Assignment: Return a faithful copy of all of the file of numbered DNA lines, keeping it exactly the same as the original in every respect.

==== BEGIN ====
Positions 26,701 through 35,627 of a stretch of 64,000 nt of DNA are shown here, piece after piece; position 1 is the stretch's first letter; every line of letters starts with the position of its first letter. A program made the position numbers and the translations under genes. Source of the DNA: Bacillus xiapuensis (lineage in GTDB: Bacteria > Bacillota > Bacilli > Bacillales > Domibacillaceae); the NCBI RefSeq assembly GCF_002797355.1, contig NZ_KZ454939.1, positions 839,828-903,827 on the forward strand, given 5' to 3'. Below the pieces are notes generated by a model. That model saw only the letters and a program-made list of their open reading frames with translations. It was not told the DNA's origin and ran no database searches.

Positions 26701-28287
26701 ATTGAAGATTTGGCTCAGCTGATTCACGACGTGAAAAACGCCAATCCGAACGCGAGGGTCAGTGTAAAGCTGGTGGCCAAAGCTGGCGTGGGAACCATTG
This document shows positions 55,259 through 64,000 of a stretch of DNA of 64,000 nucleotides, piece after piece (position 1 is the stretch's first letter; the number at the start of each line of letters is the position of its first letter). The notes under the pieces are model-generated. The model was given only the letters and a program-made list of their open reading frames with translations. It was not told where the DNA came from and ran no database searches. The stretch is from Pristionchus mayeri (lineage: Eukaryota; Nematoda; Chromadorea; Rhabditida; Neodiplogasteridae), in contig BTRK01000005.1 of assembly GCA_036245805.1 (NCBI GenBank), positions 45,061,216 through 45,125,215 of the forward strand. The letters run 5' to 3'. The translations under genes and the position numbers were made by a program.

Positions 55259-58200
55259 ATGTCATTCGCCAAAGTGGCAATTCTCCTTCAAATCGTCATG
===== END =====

Positions 26,701 through 35,627 of a stretch of 64,000 nt of DNA are shown here, piece after piece; position 1 is the stretch's first letter; every line of letters starts with the position of its first letter. A program made the position numbers and the translations under genes. Source of the DNA: Bacillus xiapuensis (lineage in GTDB: Bacteria > Bacillota > Bacilli > Bacillales > Domibacillaceae); the NCBI RefSeq assembly GCF_002797355.1, contig NZ_KZ454939.1, positions 839,828-903,827 on the forward strand, given 5' to 3'. Below the pieces are notes generated by a model. That model saw only the letters and a program-made list of their open reading frames with translations. It was not told the DNA's origin and ran no database searches.

Positions 26701-28287
26701 ATTGAAGATTTGGCTCAGCTGATTCACGACGTGAAAAACGCCAATCCGAACGCGAGGGTCAGTGTAAAGCTGGTGGCCAAAGCTGGCGTGGGAACCATTG
This document shows positions 55,259 through 64,000 of a stretch of DNA of 64,000 nucleotides, piece after piece (position 1 is the stretch's first letter; the number at the start of each line of letters is the position of its first letter). The notes under the pieces are model-generated. The model was given only the letters and a program-made list of their open reading frames with translations. It was not told where the DNA came from and ran no database searches. The stretch is from Pristionchus mayeri (lineage: Eukaryota; Nematoda; Chromadorea; Rhabditida; Neodiplogasteridae), in contig BTRK01000005.1 of assembly GCA_036245805.1 (NCBI GenBank), positions 45,061,216 through 45,125,215 of the forward strand. The letters run 5' to 3'. The translations under genes and the position numbers were made by a program.

Positions 55259-58200
55259 ATGTCATTCGCCAAAGTGGCAATTCTCCTTCAAATCGTCATG